Before the internet, books were written — and published —blindly, hopefully. Sometimes they sold, usually they did not, but no one had a clue what readers did when they opened them up. Did they skip or skim? Slow down or speed up when the end was in sight? Linger over the sex scenes?
A wave of start-ups is using technology to answer these questions — and help writers give readers more of what they want. The companies get reading data from subscribers who, for a flat monthly fee, buy access to an array of titles, which they can read on a variety of devices.
“Self-published writers are going to eat this up,” said Mark Coker, the chief executive of Smashwords, a large independent publisher. “Many seem to value their books more than their kids. They want anything that might help them reach more readers.”
Last week, Smashwords made a deal to put 225,000 books on Scribd, a digital library here that unveiled a reading subscription service in October. Many of Smashwords’ books are already on Oyster, a New York-based subscription start-up that also began in the fall.
The move to exploit reading data is one aspect of how consumer analytics is making its way into every corner of the culture. Amazon and Barnes & Noble already collect vast amounts of information from their e-readers but keep it proprietary. Now the start-ups — which also include Entitle, a North Carolina-based company — are hoping to profit by telling all.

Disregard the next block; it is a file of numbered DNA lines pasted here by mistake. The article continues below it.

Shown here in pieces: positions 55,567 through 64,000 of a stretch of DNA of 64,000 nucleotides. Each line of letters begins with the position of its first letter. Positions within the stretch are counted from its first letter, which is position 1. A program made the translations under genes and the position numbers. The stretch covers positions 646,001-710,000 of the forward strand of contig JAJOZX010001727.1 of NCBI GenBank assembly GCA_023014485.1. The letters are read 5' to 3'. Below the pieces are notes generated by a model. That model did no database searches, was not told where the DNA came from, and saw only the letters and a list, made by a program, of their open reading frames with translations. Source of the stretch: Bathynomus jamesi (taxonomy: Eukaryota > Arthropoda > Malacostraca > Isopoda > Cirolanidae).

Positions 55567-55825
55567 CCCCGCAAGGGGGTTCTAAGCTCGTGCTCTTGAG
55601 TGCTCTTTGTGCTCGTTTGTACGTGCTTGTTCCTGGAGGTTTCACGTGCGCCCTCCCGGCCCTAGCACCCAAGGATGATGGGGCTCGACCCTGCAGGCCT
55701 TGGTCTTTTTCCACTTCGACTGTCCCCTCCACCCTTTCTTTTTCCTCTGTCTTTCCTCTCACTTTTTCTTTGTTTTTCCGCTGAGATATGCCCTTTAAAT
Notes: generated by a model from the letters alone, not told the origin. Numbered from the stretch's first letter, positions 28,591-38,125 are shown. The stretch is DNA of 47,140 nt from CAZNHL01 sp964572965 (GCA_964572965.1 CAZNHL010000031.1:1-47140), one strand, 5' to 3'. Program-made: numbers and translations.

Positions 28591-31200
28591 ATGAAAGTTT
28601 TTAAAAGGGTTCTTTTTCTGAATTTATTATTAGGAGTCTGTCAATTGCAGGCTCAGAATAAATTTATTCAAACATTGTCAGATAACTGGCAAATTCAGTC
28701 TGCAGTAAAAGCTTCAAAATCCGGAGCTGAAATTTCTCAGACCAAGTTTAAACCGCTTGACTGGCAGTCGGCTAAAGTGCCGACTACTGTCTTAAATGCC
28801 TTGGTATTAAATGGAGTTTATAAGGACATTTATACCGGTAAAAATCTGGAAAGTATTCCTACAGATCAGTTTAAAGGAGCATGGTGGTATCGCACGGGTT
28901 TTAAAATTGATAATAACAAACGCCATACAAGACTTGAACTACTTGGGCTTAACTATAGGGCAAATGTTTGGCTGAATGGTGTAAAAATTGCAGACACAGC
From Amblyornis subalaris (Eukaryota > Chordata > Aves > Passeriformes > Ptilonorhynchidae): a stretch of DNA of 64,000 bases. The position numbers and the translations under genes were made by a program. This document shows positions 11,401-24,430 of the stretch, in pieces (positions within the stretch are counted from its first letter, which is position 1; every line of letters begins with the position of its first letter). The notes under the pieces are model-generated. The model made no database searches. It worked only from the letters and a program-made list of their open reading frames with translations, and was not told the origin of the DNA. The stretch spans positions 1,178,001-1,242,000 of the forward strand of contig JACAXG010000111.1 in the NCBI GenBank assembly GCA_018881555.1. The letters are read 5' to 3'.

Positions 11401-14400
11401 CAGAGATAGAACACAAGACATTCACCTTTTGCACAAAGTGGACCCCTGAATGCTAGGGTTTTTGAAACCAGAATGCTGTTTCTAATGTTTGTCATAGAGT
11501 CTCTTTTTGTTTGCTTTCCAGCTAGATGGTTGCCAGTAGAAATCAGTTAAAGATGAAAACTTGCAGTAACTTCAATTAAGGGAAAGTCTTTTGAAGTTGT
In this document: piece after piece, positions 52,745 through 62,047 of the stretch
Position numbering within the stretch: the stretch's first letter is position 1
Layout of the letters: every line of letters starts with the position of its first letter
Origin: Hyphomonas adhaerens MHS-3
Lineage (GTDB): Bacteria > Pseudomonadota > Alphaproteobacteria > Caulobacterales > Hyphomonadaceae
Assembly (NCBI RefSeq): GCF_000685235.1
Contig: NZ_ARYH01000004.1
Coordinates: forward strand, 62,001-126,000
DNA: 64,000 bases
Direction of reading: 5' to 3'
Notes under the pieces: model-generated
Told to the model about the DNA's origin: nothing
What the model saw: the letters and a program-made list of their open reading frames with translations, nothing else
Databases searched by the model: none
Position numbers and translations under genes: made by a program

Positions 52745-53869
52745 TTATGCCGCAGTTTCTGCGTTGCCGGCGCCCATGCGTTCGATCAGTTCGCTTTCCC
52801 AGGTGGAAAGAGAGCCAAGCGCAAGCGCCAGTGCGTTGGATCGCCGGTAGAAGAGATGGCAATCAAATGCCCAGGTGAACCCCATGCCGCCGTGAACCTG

“We’re going to be pretty open about sharing this data so people can use it to publish better books,” said Trip Adler, Scribd’s chief executive.
Scribd is just beginning to analyse the data from its subscribers. Some general insights: The longer a mystery novel is, the more likely readers are to jump to the end to see who’s done it. People are more likely to finish biographies than business titles, but a chapter of a yoga book is all they need. They speed through romances faster than religious titles, and erotica fastest of all.
Here is how Scribd and Oyster work: Readers pay about $10 a month for a library of about 100,000 books from traditional presses. They can read as many books as they want. “We love big readers,” said Eric Stromberg, Oyster’s chief executive. But Oyster, whose management includes two ex-Google engineers, cannot afford too many of them.
This could be called the Sizzler problem. In the